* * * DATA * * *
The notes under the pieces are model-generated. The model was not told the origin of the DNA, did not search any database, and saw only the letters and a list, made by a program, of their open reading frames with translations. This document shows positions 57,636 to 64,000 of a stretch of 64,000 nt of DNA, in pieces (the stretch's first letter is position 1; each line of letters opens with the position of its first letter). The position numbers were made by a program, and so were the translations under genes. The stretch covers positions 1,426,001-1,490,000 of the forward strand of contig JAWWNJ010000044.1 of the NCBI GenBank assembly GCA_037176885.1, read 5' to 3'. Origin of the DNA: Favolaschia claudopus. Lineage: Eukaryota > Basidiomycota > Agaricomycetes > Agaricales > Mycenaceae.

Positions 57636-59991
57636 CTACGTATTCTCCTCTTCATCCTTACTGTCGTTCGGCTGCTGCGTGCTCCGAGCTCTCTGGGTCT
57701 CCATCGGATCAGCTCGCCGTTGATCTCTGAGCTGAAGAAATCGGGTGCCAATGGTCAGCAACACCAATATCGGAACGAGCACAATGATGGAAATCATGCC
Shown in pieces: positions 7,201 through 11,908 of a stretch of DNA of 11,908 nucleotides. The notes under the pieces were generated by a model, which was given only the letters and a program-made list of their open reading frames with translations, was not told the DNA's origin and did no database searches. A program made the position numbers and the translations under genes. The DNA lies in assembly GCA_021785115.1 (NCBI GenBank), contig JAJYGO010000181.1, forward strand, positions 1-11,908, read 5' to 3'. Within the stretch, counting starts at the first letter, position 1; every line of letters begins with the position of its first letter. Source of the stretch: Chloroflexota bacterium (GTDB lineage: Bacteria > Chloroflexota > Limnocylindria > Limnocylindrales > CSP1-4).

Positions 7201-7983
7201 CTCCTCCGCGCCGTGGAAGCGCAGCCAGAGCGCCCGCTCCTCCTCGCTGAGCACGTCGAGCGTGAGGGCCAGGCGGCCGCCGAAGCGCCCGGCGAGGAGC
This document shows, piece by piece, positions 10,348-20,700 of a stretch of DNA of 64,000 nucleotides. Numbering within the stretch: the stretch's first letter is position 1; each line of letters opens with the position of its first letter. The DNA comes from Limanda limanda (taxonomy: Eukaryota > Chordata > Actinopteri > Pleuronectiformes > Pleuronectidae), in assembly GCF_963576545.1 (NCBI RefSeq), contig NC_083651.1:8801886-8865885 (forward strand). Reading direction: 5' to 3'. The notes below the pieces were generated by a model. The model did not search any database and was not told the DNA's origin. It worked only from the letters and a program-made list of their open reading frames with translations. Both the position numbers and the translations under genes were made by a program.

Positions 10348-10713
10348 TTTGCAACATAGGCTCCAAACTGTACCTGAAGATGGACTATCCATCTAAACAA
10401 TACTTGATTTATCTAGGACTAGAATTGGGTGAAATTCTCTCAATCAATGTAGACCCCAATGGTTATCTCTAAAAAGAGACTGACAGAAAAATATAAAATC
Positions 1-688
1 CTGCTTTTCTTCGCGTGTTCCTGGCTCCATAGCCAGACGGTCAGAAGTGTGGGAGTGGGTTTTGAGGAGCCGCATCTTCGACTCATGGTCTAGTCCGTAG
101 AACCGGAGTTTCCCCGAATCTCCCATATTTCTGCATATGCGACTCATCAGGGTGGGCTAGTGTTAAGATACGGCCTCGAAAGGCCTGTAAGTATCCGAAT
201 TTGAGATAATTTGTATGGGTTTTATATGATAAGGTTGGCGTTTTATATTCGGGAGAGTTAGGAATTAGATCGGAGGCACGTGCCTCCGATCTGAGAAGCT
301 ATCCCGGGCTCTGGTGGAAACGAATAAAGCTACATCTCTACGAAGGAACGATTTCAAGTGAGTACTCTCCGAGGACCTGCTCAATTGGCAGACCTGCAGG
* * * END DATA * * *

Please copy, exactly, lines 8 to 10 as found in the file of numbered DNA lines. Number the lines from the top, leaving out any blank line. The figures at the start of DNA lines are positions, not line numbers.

This document shows, piece by piece, positions 10,348-20,700 of a stretch of DNA of 64,000 nucleotides. Numbering within the stretch: the stretch's first letter is position 1; each line of letters opens with the position of its first letter. The DNA comes from Limanda limanda (taxonomy: Eukaryota > Chordata > Actinopteri > Pleuronectiformes > Pleuronectidae), in assembly GCF_963576545.1 (NCBI RefSeq), contig NC_083651.1:8801886-8865885 (forward strand). Reading direction: 5' to 3'. The notes below the pieces were generated by a model. The model did not search any database and was not told the DNA's origin. It worked only from the letters and a program-made list of their open reading frames with translations. Both the position numbers and the translations under genes were made by a program.

Positions 10348-10713
10348 TTTGCAACATAGGCTCCAAACTGTACCTGAAGATGGACTATCCATCTAAACAA